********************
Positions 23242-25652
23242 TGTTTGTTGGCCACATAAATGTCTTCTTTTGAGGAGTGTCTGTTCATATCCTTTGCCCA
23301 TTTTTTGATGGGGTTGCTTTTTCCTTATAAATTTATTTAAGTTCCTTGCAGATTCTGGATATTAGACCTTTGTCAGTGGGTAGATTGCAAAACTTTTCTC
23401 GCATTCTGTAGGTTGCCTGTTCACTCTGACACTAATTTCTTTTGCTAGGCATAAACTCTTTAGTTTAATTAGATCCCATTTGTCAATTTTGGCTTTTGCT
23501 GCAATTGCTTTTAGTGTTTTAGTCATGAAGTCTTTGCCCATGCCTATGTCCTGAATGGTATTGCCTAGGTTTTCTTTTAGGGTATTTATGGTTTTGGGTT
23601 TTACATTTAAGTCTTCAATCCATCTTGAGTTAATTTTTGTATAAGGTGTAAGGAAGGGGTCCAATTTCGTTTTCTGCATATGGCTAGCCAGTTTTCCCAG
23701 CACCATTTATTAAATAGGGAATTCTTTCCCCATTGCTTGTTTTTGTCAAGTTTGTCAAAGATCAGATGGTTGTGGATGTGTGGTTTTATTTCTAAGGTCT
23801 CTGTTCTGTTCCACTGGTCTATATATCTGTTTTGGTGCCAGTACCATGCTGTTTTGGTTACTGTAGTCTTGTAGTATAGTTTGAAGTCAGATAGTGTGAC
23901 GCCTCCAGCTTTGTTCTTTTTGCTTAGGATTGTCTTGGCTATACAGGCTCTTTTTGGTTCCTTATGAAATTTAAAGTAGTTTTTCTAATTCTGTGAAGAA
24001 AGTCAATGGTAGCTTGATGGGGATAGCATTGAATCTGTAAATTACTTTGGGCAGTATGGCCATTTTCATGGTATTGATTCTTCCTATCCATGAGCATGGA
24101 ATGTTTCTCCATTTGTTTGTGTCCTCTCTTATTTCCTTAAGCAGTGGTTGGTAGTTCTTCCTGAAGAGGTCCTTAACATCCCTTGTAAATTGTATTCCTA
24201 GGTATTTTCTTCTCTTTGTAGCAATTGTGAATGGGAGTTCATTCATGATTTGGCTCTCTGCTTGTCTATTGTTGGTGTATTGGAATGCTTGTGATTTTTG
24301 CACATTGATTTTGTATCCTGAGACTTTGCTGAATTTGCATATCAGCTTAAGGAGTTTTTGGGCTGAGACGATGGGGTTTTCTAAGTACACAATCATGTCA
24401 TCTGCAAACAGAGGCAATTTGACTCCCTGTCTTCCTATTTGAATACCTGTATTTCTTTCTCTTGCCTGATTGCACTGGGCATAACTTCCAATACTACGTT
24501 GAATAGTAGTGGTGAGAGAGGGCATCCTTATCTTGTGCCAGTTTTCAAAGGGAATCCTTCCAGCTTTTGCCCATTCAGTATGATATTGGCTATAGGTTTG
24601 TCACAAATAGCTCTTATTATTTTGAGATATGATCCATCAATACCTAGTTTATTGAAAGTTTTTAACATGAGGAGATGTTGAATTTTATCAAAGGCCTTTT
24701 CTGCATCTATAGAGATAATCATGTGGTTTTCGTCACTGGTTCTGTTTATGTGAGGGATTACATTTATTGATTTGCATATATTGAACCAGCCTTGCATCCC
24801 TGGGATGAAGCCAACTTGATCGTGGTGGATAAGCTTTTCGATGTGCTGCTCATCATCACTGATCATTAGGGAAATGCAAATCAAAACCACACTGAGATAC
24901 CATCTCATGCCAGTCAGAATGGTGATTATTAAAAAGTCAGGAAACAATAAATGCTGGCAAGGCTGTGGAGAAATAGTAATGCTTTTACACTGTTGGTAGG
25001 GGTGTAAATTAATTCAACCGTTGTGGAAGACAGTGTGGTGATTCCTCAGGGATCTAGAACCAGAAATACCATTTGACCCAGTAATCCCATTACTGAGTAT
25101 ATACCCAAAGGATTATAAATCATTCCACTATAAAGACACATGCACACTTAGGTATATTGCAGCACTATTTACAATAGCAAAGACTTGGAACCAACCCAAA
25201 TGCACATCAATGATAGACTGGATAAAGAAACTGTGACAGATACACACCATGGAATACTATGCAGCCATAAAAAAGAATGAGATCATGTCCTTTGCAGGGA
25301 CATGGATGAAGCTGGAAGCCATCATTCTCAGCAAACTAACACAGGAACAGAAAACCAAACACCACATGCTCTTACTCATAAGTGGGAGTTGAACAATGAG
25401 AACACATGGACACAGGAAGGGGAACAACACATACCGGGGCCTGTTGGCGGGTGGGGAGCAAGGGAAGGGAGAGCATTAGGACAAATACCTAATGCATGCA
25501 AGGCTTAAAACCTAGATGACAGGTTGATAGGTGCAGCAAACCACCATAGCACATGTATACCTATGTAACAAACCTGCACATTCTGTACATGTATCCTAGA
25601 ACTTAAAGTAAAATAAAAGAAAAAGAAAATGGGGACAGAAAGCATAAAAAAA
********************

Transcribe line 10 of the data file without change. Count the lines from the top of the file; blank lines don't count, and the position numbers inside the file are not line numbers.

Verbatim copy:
24001 AGTCAATGGTAGCTTGATGGGGATAGCATTGAATCTGTAAATTACTTTGGGCAGTATGGCCATTTTCATGGTATTGATTCTTCCTATCCATGAGCATGGA